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2019 Midwest Flood
This photo, taken of a soybean field in 2012, shows the problems with sand that occurred when cover crops weren't established before the cash crop to hold sand or sediment in place. Lee Valley Inc.
BURIED IN SAND: This photo, taken of a soybean field in 2012, shows the problems with sand that occurred when cover crops weren't established before the cash crop to hold sand or sediment in place.

Can’t plant on flooded fields? What should you do?

Resilient Ag Landscapes: Nebraska Extension educator offers tips for reclaiming soil affected by floods.

Not everyone was affected the same by 2019's flood events. Some Nebraska farm fields are dealing with sheet, rill and gully erosion, as well as sand, silt and debris deposition. In some places, the Missouri River likely will remain at high levels for months.

For fields that can't be planted this year, growers may have some questions: What can I do to fix the erosion on flooded fields? What do I do with all the sand deposited? How do I build the soil back up to preflood production?

Keep in mind this is an extreme flood event that often doesn't happen at this scale, and there isn't always a clear-cut answer to questions.

"When repairing major erosion, a lot of times the grower also has sediment deposited elsewhere in the field they can use to fill places where the floodwater eroded soil, creating gullies and scour holes," says John Wilson, Nebraska Extension educator in Burt County, where severe flooding has affected growers in 2019 and 2011, in addition to smaller flood events. "What we recommend is, if you've got a 10-foot gully created by the flood, fill up the first 7 feet with sediment deposited elsewhere in the field [if available], then use original topsoil from other parts of the field for the final 3 feet."

Wilson recommends incorporating shallow layers of sediment by tilling it into the native soil at 1.5 times the depth of the sediment being incorporated.

"So, if you have 4 inches of sediment on top of the soil that was deposited by flooding, you need to till about 10 inches deep, 4 inches through the sand, and 1.5 times that, or 6 inches into native soil to mix the two layers together," he explains. "The thickness of the layer of sediment you can incorporate will depend on the depth of tillage you can do with your equipment."

"That's the minimum,” Wilson adds. “The problem is if we don't incorporate it or just lightly incorporate the sediment, we create layers with sandier sediment and heavier soil below. If there's a difference in texture, it will affect rooting and water infiltration into the soil. That's why we recommend going 1.5 times the depth of the deposited sediment — so we get a fairly uniform mixture between the sediment and the native soil."

Of course, the cleanup process will be a long one — many who farm along the Missouri River still were moving sand and repairing erosion left by the 2011 flood for a year or two after the floodwaters receded.

"You may need to scrape off and move sand, stockpiling it in pivot corners or along the edges of fields so you can work around it," Wilson says. "We have some places where there are some large piles or windrows of sand that farmers pushed up on the edges or corners of fields after 2011, just to have room to farm the majority of their fields."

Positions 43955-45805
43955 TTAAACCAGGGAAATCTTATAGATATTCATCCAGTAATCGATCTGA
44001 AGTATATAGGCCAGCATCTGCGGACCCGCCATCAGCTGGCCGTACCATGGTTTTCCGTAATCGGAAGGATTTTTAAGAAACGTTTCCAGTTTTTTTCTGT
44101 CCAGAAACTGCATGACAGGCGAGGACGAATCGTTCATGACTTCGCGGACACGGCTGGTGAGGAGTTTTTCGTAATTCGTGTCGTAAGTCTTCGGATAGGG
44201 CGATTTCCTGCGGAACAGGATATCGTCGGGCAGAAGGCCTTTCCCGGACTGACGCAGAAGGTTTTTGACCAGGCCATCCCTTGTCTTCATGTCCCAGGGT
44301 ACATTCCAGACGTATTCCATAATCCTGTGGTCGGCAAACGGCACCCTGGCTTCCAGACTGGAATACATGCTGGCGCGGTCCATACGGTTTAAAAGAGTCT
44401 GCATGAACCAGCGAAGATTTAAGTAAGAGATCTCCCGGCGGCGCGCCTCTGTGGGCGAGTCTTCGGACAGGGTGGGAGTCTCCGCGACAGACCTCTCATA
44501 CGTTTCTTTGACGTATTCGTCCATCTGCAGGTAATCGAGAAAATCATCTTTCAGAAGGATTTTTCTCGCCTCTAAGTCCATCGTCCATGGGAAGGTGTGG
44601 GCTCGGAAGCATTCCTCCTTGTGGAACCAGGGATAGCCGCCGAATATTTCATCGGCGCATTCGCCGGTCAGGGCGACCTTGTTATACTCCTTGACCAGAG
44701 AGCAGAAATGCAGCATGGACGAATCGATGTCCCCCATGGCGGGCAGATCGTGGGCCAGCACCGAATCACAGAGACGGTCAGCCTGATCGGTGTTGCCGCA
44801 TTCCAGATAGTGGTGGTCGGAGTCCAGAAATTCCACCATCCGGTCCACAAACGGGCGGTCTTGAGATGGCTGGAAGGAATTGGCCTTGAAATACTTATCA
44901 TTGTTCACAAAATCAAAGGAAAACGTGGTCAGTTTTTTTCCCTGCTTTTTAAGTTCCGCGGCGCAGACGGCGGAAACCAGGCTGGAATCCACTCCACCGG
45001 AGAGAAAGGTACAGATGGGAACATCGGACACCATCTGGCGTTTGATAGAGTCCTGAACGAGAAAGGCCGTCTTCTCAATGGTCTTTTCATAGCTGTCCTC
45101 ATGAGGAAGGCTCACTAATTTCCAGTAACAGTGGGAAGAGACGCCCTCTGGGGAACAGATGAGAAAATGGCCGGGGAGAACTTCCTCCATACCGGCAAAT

There also are options to plant cover crops on fields that won't be planted to cash crops this year. USDA's Natural Resources Conservation Service recently announced funding available to plant cover crops on fields damaged during the March 2019 flood event, with deadlines approaching May 17 and June 21.

Cover crops will add organic matter and may help improve the soil structure lost during the flooding. However, keep in mind that fields won't dry out evenly, and the entire field may not be ready to plant at the same time. This may determine how growers seed cover crops — whether aerially, broadcasting with a light incorporation, or drilling.

One challenge for establishing cover crops — or a cash crop — in the aftermath of a flood is the lack of residue on the soil to protect seedlings from water and wind erosion. However, one advantage of cover crops is even if only half a stand is established, it will help reduce the wind and water erosion, especially if planting a cash crop directly into the cover crop.

The species or species mix that growers plant will depend on when growers can get into the field, and what their goal is for the cover crops. Consider how using cover crops for livestock grazing will affect prevented planting payments.

"If growers are planting a cover crop for the whole growing season, use a mix of both grasses and broadleaves," Wilson says. "Broadleaves, including brassicas, have taproots that create macro pores, which improve infiltration and help break up compacted layers that may exist. Grasses will hold soil better, because their fibrous root system is denser."

In spring 2012, Wilson and a local farmer planted cover crops — including a mix of forage peas and oats, and straight oats — to see how cover crops prevented soil erosion and affected yields compared with bare soil. Cover crops were planted only a couple months before corn and soybeans were planted, and cover crops were terminated after crop emergence.

Wilson notes there was no difference between the two cover crop mixes, but cover crops prevented a substantial amount of soil erosion and had a positive effect on corn yields but were not significant on soybean yields.

"It caught blowing sand and soil from an area where the grower couldn't seed cover crops adjacent to our plots," Wilson says. "Where we had cover crops, they caught about 4 inches of sand and silt that was blowing from other areas in the field with no cover crops."

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